Sunday, September 7, 2014
An Ounce of Prevention: '10 Things People Who Are Great at Relationships Do Differently'
Plain and simple. Enjoy this S-C-A-P:
Do you ever wonder why some relationships fail while others are totally rocking it?
I know that I have for a long time. And still do.
Now that I’m married, this quest seems more compelling than ever. Having been through the divorce of my parents and many of those around me, this question has burned in my mind.
So, I sought answers from the relationships of my friends and clients, extensive research and most importantly, my heart.
I’ve put together a list below of the 10 essential qualities of people who are great at relationships. Maybe you can add your own.
The good news is that these qualities don’t need to come naturally, they are skills that can be learned.
1. They are able to release the past without allowing it to define their current relationship.
Breakups happen. And sometimes they suck. But the most important thing is to realize they don’t have to define you and your relationships going forward. People who are great at relationships have been able to wish their past lover well and move on. When things come up in their new relationship, they are conscious that this person is not the same as their ex, and they treat the situation fairly without placing past blame onto it.
2. They understand the balance of give and take.
They know that any solid relationship has an equal balance of give and take. For a long time, I had trouble giving much of myself. I expected to receive from my partner, but thought that if I gave too much, I’d get exploited or hurt. My husband now, on the other hand, was the opposite. In his past relationships he did nothing but give, hoping to win over love and not feeling worthy of receiving. Maybe this is why we were drawn towards one another, but are conscious of this challenge and make an effort to have give and take.
3. They know when they need some space.
Some people disappear when they enter into their relationship. I’m sure you know a person like this or maybe you’ve been there yourself. They enter a relationship and stop hanging out with friends, family or doing things they love. I’ve been there. But here’s the thing, a healthy relationship requires space between the togetherness. It’s OK to do something by yourself to recharge your batteries. Just make sure you give your partner the same freedom.
4. They learn how to communicate authentically.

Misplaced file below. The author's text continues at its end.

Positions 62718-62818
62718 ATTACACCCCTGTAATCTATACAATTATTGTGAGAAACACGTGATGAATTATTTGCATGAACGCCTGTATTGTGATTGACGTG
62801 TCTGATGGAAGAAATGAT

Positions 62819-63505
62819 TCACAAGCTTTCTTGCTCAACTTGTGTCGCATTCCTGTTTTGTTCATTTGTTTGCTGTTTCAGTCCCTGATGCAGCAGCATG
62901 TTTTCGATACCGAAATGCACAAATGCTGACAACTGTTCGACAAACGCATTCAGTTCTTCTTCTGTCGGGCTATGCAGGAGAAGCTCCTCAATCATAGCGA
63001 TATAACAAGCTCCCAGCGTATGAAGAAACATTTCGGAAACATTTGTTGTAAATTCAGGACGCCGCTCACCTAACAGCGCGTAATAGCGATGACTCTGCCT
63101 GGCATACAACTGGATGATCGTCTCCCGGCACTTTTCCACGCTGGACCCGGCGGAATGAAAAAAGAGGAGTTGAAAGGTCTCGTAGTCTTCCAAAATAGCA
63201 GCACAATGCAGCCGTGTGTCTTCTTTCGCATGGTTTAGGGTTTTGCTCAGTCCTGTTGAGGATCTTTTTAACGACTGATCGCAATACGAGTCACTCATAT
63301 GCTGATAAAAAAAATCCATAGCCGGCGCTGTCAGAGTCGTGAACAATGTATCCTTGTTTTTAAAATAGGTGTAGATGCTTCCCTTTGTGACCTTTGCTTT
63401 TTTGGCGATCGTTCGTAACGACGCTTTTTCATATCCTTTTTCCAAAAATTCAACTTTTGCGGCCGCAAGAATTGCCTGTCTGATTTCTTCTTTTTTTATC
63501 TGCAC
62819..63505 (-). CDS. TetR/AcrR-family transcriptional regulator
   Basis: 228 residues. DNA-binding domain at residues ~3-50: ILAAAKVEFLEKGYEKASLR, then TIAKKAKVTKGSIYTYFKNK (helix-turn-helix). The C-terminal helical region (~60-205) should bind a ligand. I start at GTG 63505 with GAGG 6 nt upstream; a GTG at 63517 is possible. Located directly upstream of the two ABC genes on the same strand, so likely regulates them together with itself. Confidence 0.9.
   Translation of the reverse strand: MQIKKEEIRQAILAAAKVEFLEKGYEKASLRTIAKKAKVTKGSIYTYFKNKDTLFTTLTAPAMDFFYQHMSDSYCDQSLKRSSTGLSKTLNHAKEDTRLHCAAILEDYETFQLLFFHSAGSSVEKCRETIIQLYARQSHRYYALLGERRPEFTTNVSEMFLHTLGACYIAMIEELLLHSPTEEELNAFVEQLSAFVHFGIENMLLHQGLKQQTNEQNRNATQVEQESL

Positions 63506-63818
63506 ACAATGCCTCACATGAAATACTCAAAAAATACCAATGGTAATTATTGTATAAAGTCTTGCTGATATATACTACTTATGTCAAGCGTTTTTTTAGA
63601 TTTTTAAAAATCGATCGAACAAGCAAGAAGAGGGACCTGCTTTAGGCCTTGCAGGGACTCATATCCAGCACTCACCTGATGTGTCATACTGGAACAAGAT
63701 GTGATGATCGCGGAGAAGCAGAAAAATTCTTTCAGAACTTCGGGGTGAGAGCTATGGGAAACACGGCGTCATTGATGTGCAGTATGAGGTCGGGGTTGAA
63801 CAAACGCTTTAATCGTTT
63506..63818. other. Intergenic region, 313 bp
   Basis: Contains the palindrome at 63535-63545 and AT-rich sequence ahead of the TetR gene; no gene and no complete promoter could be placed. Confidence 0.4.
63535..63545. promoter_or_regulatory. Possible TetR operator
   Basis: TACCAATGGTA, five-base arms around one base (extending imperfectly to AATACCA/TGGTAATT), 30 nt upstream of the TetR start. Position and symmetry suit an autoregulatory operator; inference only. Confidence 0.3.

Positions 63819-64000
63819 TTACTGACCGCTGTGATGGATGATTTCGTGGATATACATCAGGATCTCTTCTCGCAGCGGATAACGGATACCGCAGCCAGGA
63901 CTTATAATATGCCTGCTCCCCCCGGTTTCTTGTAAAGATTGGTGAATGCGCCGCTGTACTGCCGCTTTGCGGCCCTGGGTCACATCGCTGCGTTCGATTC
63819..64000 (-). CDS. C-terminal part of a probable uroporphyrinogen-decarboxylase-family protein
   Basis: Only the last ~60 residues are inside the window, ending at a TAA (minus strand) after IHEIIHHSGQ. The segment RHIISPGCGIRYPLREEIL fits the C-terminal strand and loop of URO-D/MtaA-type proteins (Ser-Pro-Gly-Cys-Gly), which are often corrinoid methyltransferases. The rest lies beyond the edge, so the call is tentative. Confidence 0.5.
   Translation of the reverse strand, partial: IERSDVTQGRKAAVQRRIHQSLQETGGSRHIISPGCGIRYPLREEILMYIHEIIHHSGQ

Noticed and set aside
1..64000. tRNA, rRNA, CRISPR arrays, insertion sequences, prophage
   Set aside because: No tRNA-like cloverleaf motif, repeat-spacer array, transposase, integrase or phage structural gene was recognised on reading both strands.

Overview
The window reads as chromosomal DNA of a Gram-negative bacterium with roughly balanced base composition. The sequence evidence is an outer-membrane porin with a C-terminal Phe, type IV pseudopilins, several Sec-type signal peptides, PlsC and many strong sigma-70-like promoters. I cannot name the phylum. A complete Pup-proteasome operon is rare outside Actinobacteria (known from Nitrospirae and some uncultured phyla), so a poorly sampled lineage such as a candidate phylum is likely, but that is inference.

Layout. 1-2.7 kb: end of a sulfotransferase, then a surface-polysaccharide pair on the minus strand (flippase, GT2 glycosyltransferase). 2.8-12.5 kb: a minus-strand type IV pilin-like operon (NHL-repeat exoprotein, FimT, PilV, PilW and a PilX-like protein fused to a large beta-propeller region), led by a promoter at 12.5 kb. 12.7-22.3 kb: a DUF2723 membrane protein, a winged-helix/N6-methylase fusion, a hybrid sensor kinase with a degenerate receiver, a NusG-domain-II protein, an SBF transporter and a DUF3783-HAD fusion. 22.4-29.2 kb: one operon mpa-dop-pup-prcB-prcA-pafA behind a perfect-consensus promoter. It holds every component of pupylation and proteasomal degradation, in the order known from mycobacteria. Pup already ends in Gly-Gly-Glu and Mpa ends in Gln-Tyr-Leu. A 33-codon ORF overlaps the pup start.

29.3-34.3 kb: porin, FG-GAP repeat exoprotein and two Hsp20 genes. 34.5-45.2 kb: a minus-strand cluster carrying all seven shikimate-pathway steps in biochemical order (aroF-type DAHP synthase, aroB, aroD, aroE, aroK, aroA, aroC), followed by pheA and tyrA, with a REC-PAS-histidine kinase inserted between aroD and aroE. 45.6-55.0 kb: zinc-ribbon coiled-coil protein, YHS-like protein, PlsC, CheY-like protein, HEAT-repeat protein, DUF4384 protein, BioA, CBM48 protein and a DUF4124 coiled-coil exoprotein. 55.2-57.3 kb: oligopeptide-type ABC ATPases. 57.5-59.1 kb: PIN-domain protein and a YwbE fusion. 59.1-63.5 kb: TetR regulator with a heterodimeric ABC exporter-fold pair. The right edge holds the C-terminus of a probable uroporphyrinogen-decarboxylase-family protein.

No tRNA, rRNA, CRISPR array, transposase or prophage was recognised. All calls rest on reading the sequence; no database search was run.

Authentic communication is a skill that needs to be practiced, over and over again. It may not come easily to people who never felt heard as a child or are afraid to speak up for themselves and say how they really feel. The key to authentic communication is creating a safe, loving environment within your relationship where you can both feel heard. Saying what you need to say can be scary, but not nearly as scary as bottling everything up.
5. They discover their partner’s love language and use it regularly.
Have you read the book The Five Love Languages by Gary Chapman? I highly recommend it for anyone who wants to improve their relationships. Basically, he argues that there are five primary love languages: Words of Affirmation, Physical Touch, Quality Time, Acts of Service and Gift Giving. When you understand your primary language and that of your partner, you can make sure you’re both getting your needs met.
6. They make each other laugh.
Sometimes, it’s best to just let your walls down and share a good laugh. Often, when my husband and I are in a fight and I’m being particularly pouty, he’ll crack a joke until I find myself in fits of laughter. Suddenly, whatever seemed so serious just a minute ago has completely dissolved.
7. They release false expectations for their partner.
Our partners are only human, just like us. Anyone who has lived with someone for more than a few weeks will realize this. It’s unfair to put false expectations on our partner because they have flaws, faults, insecurities and weaknesses just like the rest of us. That’s what makes them, and your relationship, beautiful.
8. They stop projecting.
This in and of itself can cure 90 percent of relationship problems. We project our own insecurities or faults onto our partners without even realizing it, because our ego simply can’t stand to accept them as our own. Often, we’re attracted to others that have qualities that we’d like to develop within ourselves. But if we fail to develop these qualities, the infatuation can quickly turn to criticism and blame. Maybe when you first met your partner they seemed “fun and spontaneous,” but now appear just plain flaky. Understand that relationships are a vehicle for your own growth.
9. They expect good things.
Self-fulfilling prophecies will come true if you expect them to. Period. If you expect for your relationship to fail, then chances are it probably will. Because when we believe something over a long enough period of time, we start to act in ways to prove it to ourselves. This goes for our relationships and for life. So therefore, why not expect only the best to happen? Believe me… it’s just as possible.
10. Above all, they love.
They love themselves. They love their partners. They love others. They know that they are 100 percent complete and that their partner helps to compliment their already whole selves. They’ve learned to let those walls down around their heart, slowly but surely, and open up to great, wonderful love.
Yeah. Really, really good stuff.